Natural Power Mega BCAA’s Review
Mega BCAA’s is a product from Austrian based company Natural Power. The product description claims that the product promotes the establishment and maintenance of muscles. This review will aim to understand if and how the ingredients do this.
L-isoleucine / L-Leucine/ L-Valine
Leucine, Isoleucine and Valine are all Branched chain amino acids (BCAA’s). They are essential for protein synthesis which is stimulated after exhaustive exercise (1) as well as the critical metabolic process in muscle (2, 3). The metabolic roles of Leucine include energy production and the modulator of muscle protein synthesis via the insulin signalling pathway. There is a reason to suggest that it helps maintenance of muscle mass during weight loss (4). Leucine has also been shown to help in the direct maintenance of glucose homeostasis by improving the redistribution of glucose via the glucose – alanine cycle (5).
Fructose is a simple carbohydrate and is an intermediary in the metabolism of glucose (6). It has a low caloric value, low glycemic index (7) and gives a sweeter taste (8).
Sorbitol is a slow metabolising sugar and is used as a sweetener.
Magnesium stearate does not induce any nutritional benefits. The main reason for this substance being in the supplement is that it is a lubricant for the machinery that manufactures the product.
This product states that it promotes the establishment and maintenance of muscles. This product can achieve this with the use of leucine, Isoleucine and Valine and can provide energy with the use of fructose. This product can be taken pre workout (reduced fatigue) during exercise (muscle nourishment) and post exercise (recovery/repair). This product has no banned substances when referring to the WADA prohibited list when observing the label/ ingredients posted on the website.
*NOTE – This product has not been tested in a laboratory and may contain other substances that may not appear on the label
1 – Coker, R. H., Miller, S., Schutzler, S., Deutz, N., & Wolfe, R. R. (2012). Whey protein and essential amino acids promote the reduction of adipose tissue and increased muscle protein synthesis during caloric restriction-induced weight loss in elderly, obese individuals. Nutr J, 11(1), 105.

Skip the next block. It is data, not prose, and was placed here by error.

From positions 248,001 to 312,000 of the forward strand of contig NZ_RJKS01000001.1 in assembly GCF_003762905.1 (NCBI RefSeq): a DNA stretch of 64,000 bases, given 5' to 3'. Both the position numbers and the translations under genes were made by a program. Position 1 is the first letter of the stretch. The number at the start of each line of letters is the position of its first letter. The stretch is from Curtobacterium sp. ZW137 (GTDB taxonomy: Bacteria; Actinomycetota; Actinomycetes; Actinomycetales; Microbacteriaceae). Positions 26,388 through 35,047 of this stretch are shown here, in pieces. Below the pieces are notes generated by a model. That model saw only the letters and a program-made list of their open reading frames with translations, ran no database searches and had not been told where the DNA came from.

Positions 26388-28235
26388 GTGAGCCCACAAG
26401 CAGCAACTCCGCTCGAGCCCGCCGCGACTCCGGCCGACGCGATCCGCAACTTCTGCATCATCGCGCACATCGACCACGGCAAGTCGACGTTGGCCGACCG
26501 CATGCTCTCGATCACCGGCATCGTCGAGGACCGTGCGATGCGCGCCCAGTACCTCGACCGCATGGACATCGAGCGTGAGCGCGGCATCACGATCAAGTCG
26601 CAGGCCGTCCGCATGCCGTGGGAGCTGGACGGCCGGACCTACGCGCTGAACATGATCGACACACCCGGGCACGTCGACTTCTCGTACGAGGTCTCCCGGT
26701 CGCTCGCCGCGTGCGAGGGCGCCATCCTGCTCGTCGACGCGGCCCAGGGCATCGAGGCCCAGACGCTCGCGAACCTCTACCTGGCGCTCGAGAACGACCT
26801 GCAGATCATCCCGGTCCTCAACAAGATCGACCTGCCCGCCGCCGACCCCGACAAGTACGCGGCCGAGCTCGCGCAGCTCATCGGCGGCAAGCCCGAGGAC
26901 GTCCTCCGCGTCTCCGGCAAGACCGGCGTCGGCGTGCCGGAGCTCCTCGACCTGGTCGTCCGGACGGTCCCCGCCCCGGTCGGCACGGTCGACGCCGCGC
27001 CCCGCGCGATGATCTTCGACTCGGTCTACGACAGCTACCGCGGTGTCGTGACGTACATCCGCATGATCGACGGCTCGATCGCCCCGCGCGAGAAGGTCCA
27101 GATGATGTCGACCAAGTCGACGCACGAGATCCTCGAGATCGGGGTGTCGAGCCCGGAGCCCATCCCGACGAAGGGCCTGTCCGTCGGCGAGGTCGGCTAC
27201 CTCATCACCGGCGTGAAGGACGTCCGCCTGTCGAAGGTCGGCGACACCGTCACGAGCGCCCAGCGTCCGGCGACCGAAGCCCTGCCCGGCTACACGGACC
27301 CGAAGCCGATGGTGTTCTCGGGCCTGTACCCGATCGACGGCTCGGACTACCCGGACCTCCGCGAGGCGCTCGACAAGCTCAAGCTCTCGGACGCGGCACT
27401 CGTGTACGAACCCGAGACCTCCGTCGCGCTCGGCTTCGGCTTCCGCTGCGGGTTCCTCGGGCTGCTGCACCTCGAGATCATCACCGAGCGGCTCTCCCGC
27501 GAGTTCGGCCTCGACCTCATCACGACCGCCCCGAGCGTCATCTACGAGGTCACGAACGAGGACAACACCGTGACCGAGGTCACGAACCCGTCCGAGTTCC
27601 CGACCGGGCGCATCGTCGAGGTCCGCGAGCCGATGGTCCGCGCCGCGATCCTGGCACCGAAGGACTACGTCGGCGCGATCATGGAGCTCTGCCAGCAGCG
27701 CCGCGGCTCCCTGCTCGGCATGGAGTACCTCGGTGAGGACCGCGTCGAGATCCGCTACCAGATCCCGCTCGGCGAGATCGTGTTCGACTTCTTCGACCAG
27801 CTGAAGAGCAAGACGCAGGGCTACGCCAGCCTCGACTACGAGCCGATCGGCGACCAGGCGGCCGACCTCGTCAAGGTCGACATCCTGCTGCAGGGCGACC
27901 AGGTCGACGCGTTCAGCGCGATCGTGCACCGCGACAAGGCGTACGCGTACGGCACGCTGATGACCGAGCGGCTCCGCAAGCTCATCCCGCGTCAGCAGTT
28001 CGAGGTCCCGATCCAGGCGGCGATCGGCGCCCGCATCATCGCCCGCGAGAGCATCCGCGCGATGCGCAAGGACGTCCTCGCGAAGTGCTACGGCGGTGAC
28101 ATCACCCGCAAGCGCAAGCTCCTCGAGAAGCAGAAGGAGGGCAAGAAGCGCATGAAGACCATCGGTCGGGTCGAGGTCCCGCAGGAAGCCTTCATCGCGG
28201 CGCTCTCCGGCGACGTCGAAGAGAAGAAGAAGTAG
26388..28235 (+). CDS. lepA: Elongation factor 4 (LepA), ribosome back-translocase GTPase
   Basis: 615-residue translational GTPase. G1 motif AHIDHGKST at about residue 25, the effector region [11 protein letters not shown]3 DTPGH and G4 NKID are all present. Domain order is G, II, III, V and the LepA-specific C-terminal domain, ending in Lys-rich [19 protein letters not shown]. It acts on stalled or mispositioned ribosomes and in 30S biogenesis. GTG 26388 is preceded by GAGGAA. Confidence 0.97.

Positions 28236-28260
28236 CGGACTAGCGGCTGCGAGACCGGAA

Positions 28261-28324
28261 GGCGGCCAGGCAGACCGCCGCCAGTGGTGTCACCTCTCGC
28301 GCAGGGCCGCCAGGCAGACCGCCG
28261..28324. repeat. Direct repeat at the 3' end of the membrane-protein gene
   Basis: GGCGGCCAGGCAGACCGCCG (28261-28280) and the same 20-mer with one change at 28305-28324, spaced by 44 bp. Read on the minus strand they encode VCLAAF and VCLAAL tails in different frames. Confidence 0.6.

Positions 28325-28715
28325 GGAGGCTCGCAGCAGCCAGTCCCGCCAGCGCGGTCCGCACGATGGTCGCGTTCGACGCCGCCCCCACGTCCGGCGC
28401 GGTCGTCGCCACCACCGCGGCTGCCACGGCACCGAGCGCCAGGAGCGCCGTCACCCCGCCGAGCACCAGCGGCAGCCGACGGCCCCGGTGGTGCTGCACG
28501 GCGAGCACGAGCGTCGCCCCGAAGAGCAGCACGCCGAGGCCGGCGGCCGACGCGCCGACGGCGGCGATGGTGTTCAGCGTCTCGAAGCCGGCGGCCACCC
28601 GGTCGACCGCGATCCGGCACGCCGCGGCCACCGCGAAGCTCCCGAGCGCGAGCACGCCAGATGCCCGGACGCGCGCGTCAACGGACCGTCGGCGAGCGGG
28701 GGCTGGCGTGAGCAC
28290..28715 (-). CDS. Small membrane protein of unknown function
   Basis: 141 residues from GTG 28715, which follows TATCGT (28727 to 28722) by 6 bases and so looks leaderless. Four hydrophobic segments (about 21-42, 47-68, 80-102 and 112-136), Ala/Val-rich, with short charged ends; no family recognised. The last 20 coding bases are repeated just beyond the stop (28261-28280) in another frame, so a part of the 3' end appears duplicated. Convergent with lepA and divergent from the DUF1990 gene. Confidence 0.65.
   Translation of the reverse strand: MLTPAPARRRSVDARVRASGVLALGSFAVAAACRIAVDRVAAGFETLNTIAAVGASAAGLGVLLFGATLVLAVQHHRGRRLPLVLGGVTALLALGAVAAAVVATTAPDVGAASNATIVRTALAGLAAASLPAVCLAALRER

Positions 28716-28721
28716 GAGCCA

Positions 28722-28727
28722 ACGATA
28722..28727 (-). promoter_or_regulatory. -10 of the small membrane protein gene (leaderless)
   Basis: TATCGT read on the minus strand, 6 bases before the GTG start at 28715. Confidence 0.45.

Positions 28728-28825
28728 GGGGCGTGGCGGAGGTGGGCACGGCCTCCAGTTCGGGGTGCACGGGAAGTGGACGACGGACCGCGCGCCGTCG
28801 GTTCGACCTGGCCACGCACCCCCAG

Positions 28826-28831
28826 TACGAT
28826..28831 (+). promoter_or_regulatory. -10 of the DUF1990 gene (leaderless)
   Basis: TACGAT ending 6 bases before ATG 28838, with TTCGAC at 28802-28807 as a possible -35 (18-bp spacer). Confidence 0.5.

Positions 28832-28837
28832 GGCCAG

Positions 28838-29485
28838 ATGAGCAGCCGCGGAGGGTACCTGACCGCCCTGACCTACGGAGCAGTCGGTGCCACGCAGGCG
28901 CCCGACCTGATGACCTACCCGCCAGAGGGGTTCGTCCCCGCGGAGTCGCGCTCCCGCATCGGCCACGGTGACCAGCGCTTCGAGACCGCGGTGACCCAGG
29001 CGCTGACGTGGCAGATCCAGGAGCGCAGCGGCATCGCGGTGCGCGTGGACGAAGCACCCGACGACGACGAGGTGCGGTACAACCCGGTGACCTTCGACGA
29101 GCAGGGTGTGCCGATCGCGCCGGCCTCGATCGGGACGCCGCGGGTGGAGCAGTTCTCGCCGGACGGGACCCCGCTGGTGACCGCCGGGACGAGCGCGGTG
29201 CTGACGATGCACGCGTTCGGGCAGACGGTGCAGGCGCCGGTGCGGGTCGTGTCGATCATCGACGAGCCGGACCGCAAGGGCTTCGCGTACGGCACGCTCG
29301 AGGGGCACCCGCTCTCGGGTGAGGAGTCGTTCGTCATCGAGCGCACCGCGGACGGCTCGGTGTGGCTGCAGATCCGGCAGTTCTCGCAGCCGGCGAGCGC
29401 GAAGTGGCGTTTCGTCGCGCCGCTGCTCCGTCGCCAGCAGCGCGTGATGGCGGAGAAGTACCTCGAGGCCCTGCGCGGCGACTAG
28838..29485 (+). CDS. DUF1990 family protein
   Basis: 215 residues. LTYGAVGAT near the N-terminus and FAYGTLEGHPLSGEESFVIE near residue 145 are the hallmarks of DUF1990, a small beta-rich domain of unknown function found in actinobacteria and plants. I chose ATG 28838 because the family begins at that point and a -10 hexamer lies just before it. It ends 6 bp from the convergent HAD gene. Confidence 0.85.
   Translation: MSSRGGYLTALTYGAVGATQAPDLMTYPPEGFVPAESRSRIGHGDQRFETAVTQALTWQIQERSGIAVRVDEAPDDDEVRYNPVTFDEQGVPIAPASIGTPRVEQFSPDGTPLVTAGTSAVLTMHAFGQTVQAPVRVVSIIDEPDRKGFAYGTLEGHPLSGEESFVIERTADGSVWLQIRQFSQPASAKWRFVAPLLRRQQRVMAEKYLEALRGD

2 – Hulmi, J. J., Lockwood, C. M., & Stout, J. R. (2010). Review Effect of protein/essential amino acids and resistance training on skeletal muscle hypertrophy: A case for whey protein.
3 – Pasiakos, S. M., McLellan, T. M., & Lieberman, H. R. (2015). The effects of protein supplements on muscle mass, strength, and aerobic and anaerobic power in healthy adults: a systematic review. Sports Medicine, 45(1), 111-131.
4 – Volek, J. S., Volk, B. M., Gómez, A. L., Kunces, L. J., Kupchak, B. R., Freidenreich, D. J., … & Kraemer, W. J. (2013). Whey protein supplementation during resistance training augments lean body mass. Journal of the American College of Nutrition, 32(2), 122-135.
5 – Hansen, M., Bangsbo, J., Jensen, J., Bibby, B. M., & Madsen, K. (2014). Effect of Whey Protein Hydrolysate on Performance and Recovery of Top-Class Orienteering Runners. International journal of sport nutrition and exercise metabolism.
6 – Racker, E. (2009). Alternate pathways of glucose and fructose metabolism.Advances in Enzymology and Related Areas of Molecular Biology, 15, 141.
7 – White, J. S. (2008). Straight talk about high-fructose corn syrup: what it is and what it ain’t. The American journal of clinical nutrition, 88(6), 1716S-1721S.
8 – Kyriazis, G. A., Soundarapandian, M. M., & Tyrberg, B. (2012). Sweet taste receptor signaling in beta cells mediates fructose-induced potentiation of glucose-stimulated insulin secretion. Proceedings of the National Academy of Sciences, 109(8), E524-E532.
|Use for||Muscle Gain|